The shorter the day, the longer the night – Чем короче день, тем дольше ночь – Je kürzer der Tag, desto länger die Nacht

As you may have guessed from the title, the days are getting ever shorter here in St. Petersburg. So this post is going to delve a little into the reality of living in a city where the sun hasn’t shone in many weeks. It’s not all greyness and it does get better, so stick with me.

So these shorter days are not helped by the constant blanket of cloud which covers the city. If anyone has ever lived in a country or city which doesn’t get sunlight for long periods of time, then you’ll know that living like this is actually pretty tiring and challenging. It can be pretty hard to pull together the motivation to keep on with the everyday task, because all you see when you look outside is grey cloud, grey pigeons, grey buildings and bare grey tree. Hence it has actually been quite a challenging few weeks.

What, you might ask, have I done to try to deal with it? well that’s what I can share with you. The things that have helped me to cope a little better with so much greyness.

  1. skyping and messaging my best friends

    I have some amazing friends, if they’re reading this then I hope that they know how amazing they are. I don’t think there has been a skype session where I haven’t felt better having talked even about random things.

  2. drawing and being a little creative

    this one is a big stress reliever. I brought a notebook with me to Russia, in which I draw and write all sort of creativity and being able to do that is a huge help. There is just something about taking a break from the hustle of the day and all the tasks that weighing down on me and taking a moment to just draw something and completely focus on that instead.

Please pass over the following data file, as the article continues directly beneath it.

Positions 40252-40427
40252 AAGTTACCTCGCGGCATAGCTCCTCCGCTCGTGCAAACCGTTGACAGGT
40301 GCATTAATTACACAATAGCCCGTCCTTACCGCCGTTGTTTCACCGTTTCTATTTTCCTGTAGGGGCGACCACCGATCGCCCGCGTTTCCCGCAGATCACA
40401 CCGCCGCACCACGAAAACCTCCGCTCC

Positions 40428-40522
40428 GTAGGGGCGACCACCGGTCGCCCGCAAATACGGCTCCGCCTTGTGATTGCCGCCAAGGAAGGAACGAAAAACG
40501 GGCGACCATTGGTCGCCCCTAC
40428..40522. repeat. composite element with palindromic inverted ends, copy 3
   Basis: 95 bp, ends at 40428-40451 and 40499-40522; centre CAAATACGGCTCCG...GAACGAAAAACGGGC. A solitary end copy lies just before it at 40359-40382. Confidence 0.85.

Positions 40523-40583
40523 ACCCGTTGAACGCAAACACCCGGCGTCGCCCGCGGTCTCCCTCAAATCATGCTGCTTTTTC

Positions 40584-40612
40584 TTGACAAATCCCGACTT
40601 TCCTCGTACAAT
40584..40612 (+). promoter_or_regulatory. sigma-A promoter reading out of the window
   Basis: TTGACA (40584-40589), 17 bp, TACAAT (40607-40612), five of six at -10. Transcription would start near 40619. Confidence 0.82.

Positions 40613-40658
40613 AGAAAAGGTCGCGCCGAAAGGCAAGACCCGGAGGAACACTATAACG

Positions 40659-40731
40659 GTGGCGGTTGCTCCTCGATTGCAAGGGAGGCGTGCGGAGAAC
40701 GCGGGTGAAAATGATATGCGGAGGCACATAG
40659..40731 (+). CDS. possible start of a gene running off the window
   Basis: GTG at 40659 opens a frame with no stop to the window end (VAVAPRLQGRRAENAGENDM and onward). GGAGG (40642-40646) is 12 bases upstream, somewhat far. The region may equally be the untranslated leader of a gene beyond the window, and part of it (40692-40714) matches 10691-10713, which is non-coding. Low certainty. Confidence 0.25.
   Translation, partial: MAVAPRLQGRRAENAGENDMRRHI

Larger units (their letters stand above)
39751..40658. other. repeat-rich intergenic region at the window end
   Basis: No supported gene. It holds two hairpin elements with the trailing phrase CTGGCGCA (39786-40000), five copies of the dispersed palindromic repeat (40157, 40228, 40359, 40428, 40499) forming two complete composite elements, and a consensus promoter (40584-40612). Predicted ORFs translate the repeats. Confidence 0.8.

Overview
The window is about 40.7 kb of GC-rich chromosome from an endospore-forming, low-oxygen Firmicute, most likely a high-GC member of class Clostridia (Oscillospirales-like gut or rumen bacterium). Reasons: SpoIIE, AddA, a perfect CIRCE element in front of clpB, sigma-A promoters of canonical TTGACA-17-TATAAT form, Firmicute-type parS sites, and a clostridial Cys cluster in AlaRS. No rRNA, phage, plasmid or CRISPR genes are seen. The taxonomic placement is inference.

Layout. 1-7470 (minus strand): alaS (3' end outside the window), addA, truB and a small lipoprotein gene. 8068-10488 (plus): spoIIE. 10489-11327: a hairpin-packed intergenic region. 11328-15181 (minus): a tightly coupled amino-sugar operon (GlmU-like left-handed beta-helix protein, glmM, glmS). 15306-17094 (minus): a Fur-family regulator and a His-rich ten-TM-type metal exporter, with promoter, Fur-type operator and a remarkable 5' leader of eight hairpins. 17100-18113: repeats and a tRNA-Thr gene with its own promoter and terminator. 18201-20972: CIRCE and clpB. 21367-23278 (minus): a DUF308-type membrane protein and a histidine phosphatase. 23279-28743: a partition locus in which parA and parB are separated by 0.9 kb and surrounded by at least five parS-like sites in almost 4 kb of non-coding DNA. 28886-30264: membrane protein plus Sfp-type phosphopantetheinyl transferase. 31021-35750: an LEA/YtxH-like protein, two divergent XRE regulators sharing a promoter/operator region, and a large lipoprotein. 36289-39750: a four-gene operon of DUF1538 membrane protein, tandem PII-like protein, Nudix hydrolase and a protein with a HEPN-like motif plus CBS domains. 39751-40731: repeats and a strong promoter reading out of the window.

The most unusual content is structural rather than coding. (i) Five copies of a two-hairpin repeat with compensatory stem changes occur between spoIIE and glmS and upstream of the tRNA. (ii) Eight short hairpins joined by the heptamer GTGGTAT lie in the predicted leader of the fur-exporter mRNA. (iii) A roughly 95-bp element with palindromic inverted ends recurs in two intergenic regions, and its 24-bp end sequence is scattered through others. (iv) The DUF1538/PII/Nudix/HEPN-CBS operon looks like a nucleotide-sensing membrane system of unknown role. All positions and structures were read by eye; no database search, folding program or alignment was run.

3. meeting up people

    obviously if you are in a strange city and you don’t know anyone, then this one can be difficult. But I have been so fortunate to make some great friends here, and on difficult days it’s been great to meet them up and to just get work done together. Sometimes we don’t even talk that much because we’ve got homework to be doing and vocab to be learning, but to know that you have people that you can agree to meet up helps with forcing you to get out and about despite the grey weather.

  4. finding your comfort zone

    okay, this one has been tricky here in Russia, because I am almost always outside of my comfort zone, in that you always have to be ready for someone to speak to you in Russian, or that you might have to do something at short notice, or the thought that something might crop up is constantly there. However, if you can find places in whichever city you are in, where you know that if you go there, you’ll feel relaxed and you can have a clear head, whether that’s a cafe which is closer to home, or a space where you feel productive, or even just walking about the city and the metro with music in. Whatever works to make you relaxed and can then wonders for dealing with the gloominess of a grey day.

Wishing you all the best wherever you are, and I hope that the sun shines for you tomorrow, because when the sun shines and the sky is blue, everything just looks that little bit better.